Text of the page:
Skip to main content
Inland Revenue

Tax Policy

Chapter 2 - Background

2.1 This chapter sets out some important background information about the taxation of the digital economy. It explains New Zealand’s current taxation of multinationals and outlines the recent measures the Government has taken to improve this taxation. It explains the current problems with taxing the digital economy, and sets out the previous international response to them.

New Zealand’s current taxation of multinationals – the international tax framework

2.2 New Zealand’s ability to tax multinationals on their New Zealand income is determined by both our domestic tax rules and by the double tax agreements (DTAs) we have entered into with other countries.

2.3 The rules imposed by our DTAs, together with the related OCED guidance, form the international tax framework which countries have agreed to follow. Under our DTAs New Zealand can only tax a multinational on its business income if:

  • the multinational has a sufficient taxable presence in New Zealand; and
  • some of the multinational’s profit is attributable to that taxable presence.

2.4 For a multinational to have a taxable presence, it must operate in New Zealand either though a New Zealand resident subsidiary (in which case the subsidiary is taxable on its income) or through a permanent establishment (PE) of a non-resident group member. For a PE to exist, the multinational must have some kind of physical presence in New Zealand – either a fixed place of business, or a dependant agent which enters into contracts for it.[1] This is generally referred to as the nexus requirement.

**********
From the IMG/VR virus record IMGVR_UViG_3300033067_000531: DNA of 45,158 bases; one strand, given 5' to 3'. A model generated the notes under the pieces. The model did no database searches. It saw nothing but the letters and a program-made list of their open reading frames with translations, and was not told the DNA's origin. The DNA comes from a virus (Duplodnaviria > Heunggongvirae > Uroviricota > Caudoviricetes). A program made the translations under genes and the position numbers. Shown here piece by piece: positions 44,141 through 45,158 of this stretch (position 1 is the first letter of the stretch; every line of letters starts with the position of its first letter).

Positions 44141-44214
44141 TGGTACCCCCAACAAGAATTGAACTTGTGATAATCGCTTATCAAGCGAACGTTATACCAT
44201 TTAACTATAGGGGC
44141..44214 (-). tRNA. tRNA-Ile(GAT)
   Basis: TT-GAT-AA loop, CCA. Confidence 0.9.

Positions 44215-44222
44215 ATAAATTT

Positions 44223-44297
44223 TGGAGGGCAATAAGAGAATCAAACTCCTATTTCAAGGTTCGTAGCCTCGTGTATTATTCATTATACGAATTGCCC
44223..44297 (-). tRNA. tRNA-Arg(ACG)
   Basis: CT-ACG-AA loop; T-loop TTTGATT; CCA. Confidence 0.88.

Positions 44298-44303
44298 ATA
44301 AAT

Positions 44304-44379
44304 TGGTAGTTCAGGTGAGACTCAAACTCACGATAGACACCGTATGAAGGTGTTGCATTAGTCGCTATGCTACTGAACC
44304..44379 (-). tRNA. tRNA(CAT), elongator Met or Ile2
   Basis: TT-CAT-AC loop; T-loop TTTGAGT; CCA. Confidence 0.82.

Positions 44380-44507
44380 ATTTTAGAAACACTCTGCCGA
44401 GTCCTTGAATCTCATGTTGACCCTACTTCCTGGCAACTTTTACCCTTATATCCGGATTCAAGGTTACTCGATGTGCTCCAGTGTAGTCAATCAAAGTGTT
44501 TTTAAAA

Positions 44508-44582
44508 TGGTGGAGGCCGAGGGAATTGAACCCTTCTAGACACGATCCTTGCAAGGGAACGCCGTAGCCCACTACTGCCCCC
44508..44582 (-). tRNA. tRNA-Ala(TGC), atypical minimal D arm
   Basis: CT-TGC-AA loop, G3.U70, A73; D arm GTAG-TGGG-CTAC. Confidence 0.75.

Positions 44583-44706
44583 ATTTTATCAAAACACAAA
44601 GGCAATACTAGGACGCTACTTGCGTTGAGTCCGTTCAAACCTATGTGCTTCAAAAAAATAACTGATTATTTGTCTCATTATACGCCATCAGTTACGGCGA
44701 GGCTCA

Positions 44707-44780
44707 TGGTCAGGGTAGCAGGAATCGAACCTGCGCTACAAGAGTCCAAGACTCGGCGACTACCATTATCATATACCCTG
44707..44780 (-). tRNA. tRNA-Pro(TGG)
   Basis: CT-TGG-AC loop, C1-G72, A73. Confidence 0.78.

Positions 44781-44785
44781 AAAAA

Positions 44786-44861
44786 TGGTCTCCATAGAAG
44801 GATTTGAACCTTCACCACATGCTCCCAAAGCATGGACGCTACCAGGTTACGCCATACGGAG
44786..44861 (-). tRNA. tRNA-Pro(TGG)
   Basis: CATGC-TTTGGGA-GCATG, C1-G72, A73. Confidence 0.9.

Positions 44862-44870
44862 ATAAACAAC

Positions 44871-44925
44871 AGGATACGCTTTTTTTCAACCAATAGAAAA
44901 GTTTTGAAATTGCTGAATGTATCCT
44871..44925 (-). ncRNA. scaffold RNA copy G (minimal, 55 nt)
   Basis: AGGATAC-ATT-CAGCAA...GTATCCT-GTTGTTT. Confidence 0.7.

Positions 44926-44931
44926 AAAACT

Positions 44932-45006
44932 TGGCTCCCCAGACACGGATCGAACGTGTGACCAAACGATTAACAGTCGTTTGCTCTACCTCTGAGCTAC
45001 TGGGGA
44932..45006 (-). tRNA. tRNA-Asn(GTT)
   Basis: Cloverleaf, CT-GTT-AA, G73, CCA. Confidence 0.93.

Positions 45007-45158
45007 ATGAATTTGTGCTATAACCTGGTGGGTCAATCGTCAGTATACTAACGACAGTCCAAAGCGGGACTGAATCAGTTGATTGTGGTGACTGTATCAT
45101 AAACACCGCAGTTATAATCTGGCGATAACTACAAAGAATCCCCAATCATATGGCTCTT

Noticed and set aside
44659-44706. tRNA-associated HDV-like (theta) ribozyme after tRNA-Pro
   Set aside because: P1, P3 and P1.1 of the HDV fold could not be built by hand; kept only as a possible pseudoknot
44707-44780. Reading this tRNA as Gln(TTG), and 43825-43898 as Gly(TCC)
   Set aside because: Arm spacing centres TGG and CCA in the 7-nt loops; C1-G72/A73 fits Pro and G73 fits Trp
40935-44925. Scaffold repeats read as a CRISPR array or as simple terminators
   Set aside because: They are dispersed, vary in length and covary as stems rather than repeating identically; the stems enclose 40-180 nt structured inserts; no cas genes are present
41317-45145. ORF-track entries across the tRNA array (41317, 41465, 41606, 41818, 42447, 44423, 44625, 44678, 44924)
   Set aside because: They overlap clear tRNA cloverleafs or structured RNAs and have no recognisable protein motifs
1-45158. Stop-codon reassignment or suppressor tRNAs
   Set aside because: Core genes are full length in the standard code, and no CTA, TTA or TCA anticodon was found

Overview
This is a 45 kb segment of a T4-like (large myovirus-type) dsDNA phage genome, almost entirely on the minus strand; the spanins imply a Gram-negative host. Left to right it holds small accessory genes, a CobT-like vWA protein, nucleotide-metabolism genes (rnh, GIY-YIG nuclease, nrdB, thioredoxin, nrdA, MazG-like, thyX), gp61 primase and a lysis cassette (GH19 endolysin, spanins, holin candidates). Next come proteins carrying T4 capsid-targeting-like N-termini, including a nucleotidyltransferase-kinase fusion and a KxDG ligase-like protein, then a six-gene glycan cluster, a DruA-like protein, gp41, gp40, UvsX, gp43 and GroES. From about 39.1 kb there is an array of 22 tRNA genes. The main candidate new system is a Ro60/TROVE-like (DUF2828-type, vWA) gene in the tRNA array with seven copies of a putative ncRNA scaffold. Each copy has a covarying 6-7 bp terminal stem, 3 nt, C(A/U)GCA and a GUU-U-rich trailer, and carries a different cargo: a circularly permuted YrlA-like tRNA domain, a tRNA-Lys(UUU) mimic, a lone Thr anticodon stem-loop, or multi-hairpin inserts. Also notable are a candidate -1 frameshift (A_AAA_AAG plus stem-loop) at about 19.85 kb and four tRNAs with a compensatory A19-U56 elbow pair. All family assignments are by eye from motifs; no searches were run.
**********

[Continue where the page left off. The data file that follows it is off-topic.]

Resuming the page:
2.5 If a non-resident does have a PE in New Zealand, then under our DTAs New Zealand can only tax the income that is attributable to that PE. The OECD has published detailed guidelines on how to attribute income to a PE, to which countries have agreed. The guidelines aim to attribute income to a PE by reference to the value generated by the non-resident at that PE, compared to the value it generates overseas. To do this, the guidelines look at the assets of the PE and the activities carried on through the PE by its personnel.

2.6 The effect of this is that a non-resident’s business income is only taxable in New Zealand under our DTAs to the extent the non-resident has assets or personnel here. If the non-resident has no assets or personnel here, they are not taxable on their New Zealand income.

2.7 These are referred to as the profit allocation rules. While the rules limit New Zealand’s ability to tax non-residents that do business here, they also benefit New Zealand by limiting the rights of other countries to tax New Zealanders who do business there.